Spring is just around the corner. In Utah, Spring means a brand new sports season. It means kids all over the state will be registering for flag football, volleyball, basketball and soccer in their local recreation leagues. For you parents of high schoolers, baseball, lacrosse, softball and track will be coming into season. It also means you’ll need to invest in the right kind of mouth guard.
The number one concern for parents as their children start a new sports season is safety. Unfortunately (at least from your pediatric dentist’s perspective) the most overlooked safety measure are the teeth. Knees, ankles, hands, shoulders…all of those are easily accounted for.
What many tend to forget is that your child’s teeth are bones just like any other bone in their body. Depending on the sport your child plays and whether they are receiving dental treatment or not , the teeth and mouth will require different kinds of protection.
Types of Mouth Guards
So what kind of mouth guard should your young athlete use? There are basically 3 types of mouth guards to choose from:
- Stock Mouth Guards – The advantage with these types of mouth guards is that they are the most affordable and are ready to wear as soon as they are taken out of the packaging. Disadvantages are that they rarely fit all because of their one-size-fits-all design and can tend to feel bulky in the mouth.
- Boil & Bite Mouth Guards – These mouth guards are designed to be molded to the individual’s teeth. You place them in hot water until they are soft. The athlete bites down for 15-20 seconds and then the mouth guard is hardened again in cool water. The mouth guard is now molded to the individual athlete’s teeth. Boil & bite mouth guards are a much better protection option than stock mouth guards.
- Custom-Fitted Mouth Guards – These are usually made in a dental office and are designed to meet the individual athlete’s needs. The dentist will make an impression of the teeth and then the guard is formed using the mold. If your child has braces, a custom fitted mouth guard is the best option to protect both your child’s teeth and the braces themselves.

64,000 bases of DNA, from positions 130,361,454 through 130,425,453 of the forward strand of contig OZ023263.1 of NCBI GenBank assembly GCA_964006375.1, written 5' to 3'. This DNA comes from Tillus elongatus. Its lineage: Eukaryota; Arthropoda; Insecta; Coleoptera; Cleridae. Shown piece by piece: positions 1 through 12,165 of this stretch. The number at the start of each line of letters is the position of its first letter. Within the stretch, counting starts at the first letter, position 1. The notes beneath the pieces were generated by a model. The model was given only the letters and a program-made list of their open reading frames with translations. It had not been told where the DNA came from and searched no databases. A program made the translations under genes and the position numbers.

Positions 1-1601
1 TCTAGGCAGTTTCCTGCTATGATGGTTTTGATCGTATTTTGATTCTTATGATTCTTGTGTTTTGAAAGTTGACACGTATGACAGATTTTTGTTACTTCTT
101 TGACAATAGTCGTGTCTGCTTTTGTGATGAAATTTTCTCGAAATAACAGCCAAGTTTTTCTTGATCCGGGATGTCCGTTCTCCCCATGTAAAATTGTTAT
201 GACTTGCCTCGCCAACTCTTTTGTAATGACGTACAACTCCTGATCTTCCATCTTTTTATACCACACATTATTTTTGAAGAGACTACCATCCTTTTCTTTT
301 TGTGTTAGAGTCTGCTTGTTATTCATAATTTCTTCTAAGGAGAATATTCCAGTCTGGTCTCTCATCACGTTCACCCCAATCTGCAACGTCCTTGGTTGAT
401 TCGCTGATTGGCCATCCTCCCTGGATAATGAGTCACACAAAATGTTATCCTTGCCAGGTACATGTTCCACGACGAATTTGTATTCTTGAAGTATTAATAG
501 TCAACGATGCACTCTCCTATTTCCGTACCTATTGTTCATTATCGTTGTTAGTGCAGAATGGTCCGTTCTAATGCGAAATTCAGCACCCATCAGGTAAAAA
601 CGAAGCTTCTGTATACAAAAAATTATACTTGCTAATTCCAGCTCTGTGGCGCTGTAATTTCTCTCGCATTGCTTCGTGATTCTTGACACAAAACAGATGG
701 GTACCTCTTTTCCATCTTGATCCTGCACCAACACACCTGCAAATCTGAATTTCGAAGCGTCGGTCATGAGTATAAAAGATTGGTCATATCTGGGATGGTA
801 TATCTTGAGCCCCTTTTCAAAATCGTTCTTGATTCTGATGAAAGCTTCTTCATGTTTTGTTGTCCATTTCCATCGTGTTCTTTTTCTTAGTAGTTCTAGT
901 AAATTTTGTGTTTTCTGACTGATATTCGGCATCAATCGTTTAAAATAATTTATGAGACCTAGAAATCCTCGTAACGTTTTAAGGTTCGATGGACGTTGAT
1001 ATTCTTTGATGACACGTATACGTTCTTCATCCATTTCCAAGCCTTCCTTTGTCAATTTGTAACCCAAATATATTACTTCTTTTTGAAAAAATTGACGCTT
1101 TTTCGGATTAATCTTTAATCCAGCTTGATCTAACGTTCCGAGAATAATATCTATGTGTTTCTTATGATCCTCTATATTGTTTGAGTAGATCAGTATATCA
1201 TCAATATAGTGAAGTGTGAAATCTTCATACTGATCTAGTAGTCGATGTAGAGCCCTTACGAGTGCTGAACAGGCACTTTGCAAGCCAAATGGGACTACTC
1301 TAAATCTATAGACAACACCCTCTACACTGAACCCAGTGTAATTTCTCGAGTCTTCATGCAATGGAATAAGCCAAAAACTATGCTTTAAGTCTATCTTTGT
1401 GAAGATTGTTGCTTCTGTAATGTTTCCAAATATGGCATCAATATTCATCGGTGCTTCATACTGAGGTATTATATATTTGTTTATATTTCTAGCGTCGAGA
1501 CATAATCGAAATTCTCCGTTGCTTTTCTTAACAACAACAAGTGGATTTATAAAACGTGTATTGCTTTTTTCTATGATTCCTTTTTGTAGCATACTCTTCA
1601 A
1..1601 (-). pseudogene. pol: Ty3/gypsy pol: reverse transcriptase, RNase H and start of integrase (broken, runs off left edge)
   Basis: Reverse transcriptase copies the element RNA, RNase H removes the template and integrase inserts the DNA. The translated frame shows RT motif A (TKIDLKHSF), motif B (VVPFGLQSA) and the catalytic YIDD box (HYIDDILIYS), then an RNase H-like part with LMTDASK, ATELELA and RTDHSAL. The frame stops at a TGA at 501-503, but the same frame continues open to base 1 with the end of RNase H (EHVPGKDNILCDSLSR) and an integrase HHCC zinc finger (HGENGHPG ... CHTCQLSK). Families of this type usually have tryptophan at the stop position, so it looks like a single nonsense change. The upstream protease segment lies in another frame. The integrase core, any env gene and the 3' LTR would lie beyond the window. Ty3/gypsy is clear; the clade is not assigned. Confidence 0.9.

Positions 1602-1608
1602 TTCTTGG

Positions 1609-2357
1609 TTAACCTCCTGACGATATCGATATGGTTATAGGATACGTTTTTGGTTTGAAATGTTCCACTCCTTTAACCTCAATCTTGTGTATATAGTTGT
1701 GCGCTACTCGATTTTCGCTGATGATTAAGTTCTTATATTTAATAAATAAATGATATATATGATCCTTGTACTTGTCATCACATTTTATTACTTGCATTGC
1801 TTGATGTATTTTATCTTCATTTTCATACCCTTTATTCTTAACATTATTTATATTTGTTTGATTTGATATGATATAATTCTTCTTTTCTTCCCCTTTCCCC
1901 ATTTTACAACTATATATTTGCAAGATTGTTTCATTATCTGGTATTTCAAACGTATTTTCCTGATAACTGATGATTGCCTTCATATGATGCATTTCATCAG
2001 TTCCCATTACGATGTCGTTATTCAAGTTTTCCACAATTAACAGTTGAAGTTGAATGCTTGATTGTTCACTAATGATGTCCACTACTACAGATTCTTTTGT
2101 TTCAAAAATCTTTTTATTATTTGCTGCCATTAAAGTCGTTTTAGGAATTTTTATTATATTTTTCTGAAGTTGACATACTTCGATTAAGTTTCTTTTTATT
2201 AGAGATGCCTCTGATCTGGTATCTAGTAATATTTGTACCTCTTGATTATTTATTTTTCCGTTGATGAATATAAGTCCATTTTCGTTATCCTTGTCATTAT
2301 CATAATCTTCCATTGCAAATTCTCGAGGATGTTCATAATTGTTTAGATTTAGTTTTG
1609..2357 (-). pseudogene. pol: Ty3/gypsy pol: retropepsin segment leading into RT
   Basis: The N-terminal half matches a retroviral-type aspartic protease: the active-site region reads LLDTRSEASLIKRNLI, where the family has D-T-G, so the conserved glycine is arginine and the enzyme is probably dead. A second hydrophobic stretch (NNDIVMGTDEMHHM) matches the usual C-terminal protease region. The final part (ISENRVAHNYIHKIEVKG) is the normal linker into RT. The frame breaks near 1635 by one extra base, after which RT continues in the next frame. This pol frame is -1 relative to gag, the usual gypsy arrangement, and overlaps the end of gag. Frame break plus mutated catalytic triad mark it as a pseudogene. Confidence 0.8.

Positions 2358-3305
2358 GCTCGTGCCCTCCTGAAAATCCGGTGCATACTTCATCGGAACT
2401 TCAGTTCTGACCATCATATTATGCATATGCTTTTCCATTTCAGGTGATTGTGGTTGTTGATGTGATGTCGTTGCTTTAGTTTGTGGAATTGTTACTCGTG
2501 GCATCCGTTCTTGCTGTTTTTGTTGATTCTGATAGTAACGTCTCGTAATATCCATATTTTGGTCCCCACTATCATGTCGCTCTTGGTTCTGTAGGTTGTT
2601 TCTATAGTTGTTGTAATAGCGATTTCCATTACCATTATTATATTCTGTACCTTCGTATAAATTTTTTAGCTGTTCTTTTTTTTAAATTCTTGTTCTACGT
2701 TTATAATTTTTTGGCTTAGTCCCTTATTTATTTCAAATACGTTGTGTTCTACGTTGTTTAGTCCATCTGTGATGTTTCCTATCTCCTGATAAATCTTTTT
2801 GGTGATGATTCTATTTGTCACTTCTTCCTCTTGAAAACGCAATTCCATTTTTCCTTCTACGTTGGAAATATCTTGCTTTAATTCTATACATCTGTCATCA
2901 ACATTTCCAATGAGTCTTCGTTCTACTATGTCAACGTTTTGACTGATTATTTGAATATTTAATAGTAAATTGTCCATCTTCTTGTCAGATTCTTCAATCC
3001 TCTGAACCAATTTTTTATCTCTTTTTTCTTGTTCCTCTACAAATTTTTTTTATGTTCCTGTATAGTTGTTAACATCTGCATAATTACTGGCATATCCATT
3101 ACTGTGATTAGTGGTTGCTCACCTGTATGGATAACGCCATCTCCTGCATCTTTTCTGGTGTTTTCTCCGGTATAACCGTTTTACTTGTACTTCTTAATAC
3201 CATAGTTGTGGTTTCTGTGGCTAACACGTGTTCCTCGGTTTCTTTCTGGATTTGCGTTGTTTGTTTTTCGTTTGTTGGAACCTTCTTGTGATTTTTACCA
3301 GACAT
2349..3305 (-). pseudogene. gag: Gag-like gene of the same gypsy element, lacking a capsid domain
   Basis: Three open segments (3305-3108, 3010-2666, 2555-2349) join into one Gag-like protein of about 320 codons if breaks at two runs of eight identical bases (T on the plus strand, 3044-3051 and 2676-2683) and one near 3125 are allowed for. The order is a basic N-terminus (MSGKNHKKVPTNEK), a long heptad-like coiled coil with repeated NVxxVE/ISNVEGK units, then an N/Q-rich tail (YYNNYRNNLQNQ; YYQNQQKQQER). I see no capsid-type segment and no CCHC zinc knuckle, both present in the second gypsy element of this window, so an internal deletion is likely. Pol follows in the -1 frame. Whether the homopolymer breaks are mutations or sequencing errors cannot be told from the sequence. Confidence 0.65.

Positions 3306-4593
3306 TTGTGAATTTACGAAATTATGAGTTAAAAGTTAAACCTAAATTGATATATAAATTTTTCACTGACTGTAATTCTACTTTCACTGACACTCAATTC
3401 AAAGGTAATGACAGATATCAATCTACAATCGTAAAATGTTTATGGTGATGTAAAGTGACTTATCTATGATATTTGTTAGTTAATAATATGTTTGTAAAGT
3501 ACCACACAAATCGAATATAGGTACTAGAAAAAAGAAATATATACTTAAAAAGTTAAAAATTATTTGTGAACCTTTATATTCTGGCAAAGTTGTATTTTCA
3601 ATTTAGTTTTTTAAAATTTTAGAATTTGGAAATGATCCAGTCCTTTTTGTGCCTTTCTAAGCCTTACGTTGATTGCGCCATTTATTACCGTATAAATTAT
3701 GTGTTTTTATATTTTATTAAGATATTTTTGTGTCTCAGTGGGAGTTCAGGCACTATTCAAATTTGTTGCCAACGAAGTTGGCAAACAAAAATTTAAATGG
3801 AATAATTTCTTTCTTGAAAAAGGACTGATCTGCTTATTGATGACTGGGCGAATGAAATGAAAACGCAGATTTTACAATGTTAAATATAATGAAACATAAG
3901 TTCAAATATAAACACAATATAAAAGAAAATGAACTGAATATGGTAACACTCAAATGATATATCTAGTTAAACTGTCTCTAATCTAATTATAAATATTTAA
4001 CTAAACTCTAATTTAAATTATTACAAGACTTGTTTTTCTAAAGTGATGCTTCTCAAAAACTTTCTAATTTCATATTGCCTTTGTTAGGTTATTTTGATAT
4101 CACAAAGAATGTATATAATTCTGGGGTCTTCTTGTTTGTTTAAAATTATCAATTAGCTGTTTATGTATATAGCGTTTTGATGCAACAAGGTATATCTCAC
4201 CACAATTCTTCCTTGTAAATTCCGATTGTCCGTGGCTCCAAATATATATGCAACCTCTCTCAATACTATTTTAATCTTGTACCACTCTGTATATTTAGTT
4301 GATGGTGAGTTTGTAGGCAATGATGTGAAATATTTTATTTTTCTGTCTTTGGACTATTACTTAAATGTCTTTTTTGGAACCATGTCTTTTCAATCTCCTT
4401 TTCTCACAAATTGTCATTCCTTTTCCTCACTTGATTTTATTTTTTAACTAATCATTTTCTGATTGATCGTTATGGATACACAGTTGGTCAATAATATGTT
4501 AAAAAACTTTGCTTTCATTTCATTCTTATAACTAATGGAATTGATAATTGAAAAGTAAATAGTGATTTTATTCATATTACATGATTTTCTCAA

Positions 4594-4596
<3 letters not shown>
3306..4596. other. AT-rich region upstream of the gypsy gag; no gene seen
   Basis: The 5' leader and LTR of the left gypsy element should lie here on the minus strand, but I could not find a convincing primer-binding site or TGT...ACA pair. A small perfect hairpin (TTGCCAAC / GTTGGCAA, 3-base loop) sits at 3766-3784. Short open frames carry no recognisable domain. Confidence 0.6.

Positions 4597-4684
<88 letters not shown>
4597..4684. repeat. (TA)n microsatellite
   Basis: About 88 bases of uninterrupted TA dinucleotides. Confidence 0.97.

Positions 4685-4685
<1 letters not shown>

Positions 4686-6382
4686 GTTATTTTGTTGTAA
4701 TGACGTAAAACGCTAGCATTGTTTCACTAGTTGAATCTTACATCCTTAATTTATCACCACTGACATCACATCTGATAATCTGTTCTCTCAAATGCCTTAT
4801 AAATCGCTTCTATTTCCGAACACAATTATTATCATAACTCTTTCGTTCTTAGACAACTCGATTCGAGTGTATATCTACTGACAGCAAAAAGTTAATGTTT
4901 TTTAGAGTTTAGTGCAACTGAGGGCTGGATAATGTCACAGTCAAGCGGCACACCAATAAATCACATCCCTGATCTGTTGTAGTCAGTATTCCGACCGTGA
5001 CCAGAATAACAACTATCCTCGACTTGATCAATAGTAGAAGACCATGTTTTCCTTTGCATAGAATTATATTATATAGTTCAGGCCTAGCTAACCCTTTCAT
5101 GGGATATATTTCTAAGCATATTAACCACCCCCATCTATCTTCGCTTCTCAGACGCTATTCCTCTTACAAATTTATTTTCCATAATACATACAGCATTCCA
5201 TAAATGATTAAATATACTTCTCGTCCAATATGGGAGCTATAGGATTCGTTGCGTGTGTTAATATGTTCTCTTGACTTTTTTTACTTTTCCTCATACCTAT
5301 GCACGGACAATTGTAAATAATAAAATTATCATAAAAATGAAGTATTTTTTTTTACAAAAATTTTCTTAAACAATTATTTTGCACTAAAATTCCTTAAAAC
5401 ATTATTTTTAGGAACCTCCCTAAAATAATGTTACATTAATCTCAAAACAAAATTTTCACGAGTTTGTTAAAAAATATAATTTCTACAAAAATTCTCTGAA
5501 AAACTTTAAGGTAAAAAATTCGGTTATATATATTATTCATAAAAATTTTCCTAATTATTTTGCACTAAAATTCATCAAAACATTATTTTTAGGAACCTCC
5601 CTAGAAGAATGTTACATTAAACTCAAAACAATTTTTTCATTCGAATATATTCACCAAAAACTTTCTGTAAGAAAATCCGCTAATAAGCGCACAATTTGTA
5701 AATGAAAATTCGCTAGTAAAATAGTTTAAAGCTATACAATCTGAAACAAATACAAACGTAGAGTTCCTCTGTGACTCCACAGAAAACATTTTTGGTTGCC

Common Dental Injuries in Sports
What about the sports themselves. Do different sports require different forms of protection for the mouth and teeth? The answer is yes.
Certain sports are more prone to specific kinds of dental injuries than others. The following is a guide to some of the more common types of dental injuries and the sports they are most often associated with. Wearing the proper kind of mouth guard can help prevent many of them.
|Soft Tissue Injuries – gum, tongue, and cheek lacerations or punctures||These are most commonly seen in no or low contact sports where human to human contact isn’t intended but still happens. These include sports like basketball, baseball or softball|
|Displaced or dislocated teeth – Displaced means the tooth has been loosened but knocked out. Dislocation would mean a completely dislodged tooth.||Contact sports where there is some head protection but the head is still open to blows from other athletes like hockey, boxing or football.|
|Fractured or Chipped teeth||Sports where sudden, fast yet highly concentrated contact can be made to the mouth. The contact is usually made by an implement and not necessarily another athlete. These include volleyball, martial arts or hockey.|
|Dislocated Jaws||While most often associated with contact sports like boxing or MMA, dislocated jaws can often occur in extreme sports like skateboarding.|
Making the Right Mouth Guard Choice
One of the most important factors to consider when choosing the right mouth guard for your athlete is comfort. If they aren’t comfortable, they won’t be able to have as much fun as they would otherwise. What does comfort look like when it comes to a mouth guard?
- The athlete can easily breath
- The mouth guard isn’t digging into soft tissue in the mouth
- The athlete can talk relatively easily
- The mouth guard is easy to clean so it doesn’t taste terrible over time
If your child has braces, it is best to consult your pediatric orthodontist before you purchase a mouth guard for your athlete. The last thing you will want to do is cause unnecessary damage to your child’s mouth or braces.